Policies are enforced by standards. Standards establish the minimum security requirements that ensure that systems, applications and processes are designed and operated with the baseline security principles and protections. Without baseline security requirements to guide development teams on how security should be implemented in the applications, your AppSec team will be constantly overwhelmed and outnumbered. They will struggle so much with all the questions regarding with what’s allowed or not, what’s secure or not, that they won’t be able to keep up and do the things that actually matter.
In principle, everyone within an enterprise should be responsible and accountable for implementing security policies and standards. The efforts of an AppSec team can only scale up, if everybody steers in the direction where policies and standard are consistently implemented.
In other for this to work, you must make sure the right procedures are implemented and that the adequate controls are in place. DevSecOps requires you to automate most of the procedures and controls (through compliance as code), so if you have well-defined baseline policies and standards, everything else will follow.
An Enterprise Security Architecture
You can’t scale up your AppSec services, if you don’t have proper enterprise security services in place. The more the company grows, the more teams have the need to re-use security services in an integrated way.
For instance, all applications must integrate with the enterprise Identity and Access Management (IAM) service that is centrally managed by the corresponding team. Applications that need to talk to each other, must authenticate via the enterprise IAM service. It’s not feasible to have each team implementing and managing its own IAM service. When centralised IAM services are not easy to embedded into the applications (or do not exist), what most DevOps teams tend to do is to use (hardcoded, never rotated, low-entropy) API keys. The activity of having teams exchanging API Keys (normally through email or SMS) is extremely dangerous and prone to attacks. Proper authentication and authorisation requires a good, well-integrated and easy to consume IAM service.
Another example are enterprise secret managers. These should also be centrally managed by the team that actually understands how to properly configure them. Secret managers are becoming complex beasts these days, and, in some cases, these require fully dedicated teams that implement and maintain these services within an enterprise. If centralised secret management is not in place, teams tend to use and/or create their own secret management version (or even worse, hardcode secrets in source code), implement the policies they deem useful and spend extra time operating them.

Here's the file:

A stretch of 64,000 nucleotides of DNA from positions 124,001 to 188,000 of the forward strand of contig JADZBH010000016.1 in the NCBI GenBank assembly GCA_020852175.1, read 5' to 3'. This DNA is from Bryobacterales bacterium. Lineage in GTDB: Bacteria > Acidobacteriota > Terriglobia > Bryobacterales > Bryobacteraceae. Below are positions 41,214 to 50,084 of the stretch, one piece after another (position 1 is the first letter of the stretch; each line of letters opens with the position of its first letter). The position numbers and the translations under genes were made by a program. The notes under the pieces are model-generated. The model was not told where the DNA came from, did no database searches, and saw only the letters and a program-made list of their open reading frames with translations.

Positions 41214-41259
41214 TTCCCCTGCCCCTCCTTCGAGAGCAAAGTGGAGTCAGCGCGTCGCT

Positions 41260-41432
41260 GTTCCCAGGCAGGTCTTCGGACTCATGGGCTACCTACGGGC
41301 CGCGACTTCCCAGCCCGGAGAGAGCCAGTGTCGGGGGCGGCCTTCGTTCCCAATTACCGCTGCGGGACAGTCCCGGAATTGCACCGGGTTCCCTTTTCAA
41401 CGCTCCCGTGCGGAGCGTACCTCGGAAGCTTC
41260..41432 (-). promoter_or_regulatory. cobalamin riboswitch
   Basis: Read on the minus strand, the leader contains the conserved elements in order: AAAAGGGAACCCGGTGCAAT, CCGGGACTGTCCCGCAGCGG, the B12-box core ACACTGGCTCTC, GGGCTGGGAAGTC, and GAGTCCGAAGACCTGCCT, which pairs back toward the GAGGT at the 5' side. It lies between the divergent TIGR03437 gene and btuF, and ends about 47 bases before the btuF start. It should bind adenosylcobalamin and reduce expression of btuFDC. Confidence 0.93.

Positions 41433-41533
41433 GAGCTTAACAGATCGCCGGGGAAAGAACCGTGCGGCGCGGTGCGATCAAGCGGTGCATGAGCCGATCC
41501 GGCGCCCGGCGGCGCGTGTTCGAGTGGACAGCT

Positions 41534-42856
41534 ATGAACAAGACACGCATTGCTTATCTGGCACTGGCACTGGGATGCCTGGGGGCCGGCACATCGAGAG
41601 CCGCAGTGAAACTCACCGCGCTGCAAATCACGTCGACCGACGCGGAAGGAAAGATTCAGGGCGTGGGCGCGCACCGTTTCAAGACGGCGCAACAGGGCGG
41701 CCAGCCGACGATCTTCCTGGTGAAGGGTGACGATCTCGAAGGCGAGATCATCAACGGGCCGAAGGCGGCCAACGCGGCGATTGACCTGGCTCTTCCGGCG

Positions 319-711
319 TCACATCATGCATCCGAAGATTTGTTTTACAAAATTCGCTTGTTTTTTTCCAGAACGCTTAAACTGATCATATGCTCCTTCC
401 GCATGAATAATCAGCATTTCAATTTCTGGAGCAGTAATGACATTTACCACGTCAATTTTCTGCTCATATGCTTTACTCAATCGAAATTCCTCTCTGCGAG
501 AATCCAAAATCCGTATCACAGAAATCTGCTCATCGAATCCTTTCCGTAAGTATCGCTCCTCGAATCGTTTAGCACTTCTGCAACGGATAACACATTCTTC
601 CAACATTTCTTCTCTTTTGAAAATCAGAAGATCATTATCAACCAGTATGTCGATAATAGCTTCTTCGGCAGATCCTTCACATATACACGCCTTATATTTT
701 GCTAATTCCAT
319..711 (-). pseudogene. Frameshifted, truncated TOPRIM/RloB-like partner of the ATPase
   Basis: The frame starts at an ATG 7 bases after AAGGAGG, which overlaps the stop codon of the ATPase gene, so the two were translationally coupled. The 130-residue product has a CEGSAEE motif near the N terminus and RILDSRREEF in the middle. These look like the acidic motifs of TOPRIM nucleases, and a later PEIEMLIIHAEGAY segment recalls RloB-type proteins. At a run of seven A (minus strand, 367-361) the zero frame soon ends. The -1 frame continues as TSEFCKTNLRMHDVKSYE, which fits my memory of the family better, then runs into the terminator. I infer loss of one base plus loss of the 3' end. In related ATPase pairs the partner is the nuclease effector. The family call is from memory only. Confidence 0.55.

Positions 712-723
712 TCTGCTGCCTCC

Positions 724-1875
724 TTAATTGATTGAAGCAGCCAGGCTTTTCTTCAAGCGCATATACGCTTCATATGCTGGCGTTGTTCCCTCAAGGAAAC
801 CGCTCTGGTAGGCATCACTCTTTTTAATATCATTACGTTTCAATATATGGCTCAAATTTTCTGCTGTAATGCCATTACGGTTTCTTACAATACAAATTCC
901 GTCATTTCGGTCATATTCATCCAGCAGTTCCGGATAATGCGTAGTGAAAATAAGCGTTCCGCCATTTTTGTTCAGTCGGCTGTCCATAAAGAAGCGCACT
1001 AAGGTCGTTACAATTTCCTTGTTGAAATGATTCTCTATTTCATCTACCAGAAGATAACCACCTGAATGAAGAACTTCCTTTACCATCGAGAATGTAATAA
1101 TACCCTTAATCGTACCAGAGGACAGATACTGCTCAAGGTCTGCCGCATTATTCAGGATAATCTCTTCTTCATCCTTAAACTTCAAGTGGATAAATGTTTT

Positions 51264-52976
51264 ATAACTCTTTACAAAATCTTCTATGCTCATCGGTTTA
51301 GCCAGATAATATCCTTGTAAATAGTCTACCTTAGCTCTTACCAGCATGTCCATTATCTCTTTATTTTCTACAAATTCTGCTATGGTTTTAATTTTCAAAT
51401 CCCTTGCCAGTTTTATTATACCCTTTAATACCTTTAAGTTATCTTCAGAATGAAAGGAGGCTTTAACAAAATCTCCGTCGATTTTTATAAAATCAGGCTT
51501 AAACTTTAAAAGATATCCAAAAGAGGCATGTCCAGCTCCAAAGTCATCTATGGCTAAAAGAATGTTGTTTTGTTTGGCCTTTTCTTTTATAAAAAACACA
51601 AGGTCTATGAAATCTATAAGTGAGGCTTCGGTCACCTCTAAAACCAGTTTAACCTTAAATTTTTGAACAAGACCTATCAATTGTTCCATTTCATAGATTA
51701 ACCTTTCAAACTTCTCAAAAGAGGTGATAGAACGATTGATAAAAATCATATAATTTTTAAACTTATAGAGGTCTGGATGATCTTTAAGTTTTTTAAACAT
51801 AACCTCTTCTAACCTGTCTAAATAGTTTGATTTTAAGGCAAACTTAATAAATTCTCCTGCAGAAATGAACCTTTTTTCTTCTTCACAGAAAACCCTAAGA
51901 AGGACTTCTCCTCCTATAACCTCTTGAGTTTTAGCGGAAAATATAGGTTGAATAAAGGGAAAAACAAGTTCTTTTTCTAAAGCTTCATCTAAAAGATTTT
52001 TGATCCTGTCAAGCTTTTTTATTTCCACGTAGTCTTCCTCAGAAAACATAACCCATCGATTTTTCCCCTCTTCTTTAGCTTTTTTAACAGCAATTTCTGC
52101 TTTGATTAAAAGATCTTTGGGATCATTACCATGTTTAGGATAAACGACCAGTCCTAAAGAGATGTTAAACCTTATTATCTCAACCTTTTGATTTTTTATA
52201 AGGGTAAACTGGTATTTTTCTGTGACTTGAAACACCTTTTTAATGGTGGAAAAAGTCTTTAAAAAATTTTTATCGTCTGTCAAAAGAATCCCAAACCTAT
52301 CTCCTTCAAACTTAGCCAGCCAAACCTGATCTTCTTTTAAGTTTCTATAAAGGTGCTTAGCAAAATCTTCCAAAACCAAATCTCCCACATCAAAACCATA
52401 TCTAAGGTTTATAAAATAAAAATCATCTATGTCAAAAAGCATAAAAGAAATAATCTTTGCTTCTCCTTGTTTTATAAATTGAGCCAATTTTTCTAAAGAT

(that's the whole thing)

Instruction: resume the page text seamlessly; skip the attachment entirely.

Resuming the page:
The enterprise security architecture should be aligned with the policies and guide the definition of the security standards. In one of the enterprises where I worked at, we actually started by defining the (enterprise) future state or reference architecture for that particular security service, then derive the standard security requirements and only later, abstract them into policies that meet compliance and legal requirements, as well as, the risk appetite of the enterprise. This worked very well. Deriving policies is always a cumbersome task if you don’t know the organisation and underlying application landscape, so following this workflow helps immensely to derive realistic and adequate policies and standards.
API-first security services
To scale up the secure development, you need to make your (previously designed) enterprise security services easy to consume, preferably, in a way that DevOps teams put little, to no effort in integrate them into their applications. This standard way of (1) raising a support ticket every time you need to integrate the secret manager or key management service into your application, (2) go through a meeting, (3) fill in a form, (4) read a bunch of documents to understand how to do the integration and (5) wait hours or days until your request gets approved, will hinder the speed of your development process.
So what should you do instead? Follow an API-driven approach such that all the services are directly accessible in the CI/CD pipeline. The teams can directly consume the services by directly calling the API or through pipeline extensions. For instance, every time a digital certificate is needed, instead of going through a lengthy and lagging manual process of obtaining a certificate from your external Certificate Authority, try instead to:
- Expose the service of requesting a certificate through an API that takes care of all the validation steps required to obtain a certificate (authentication, authorisation, domain validation, etc.);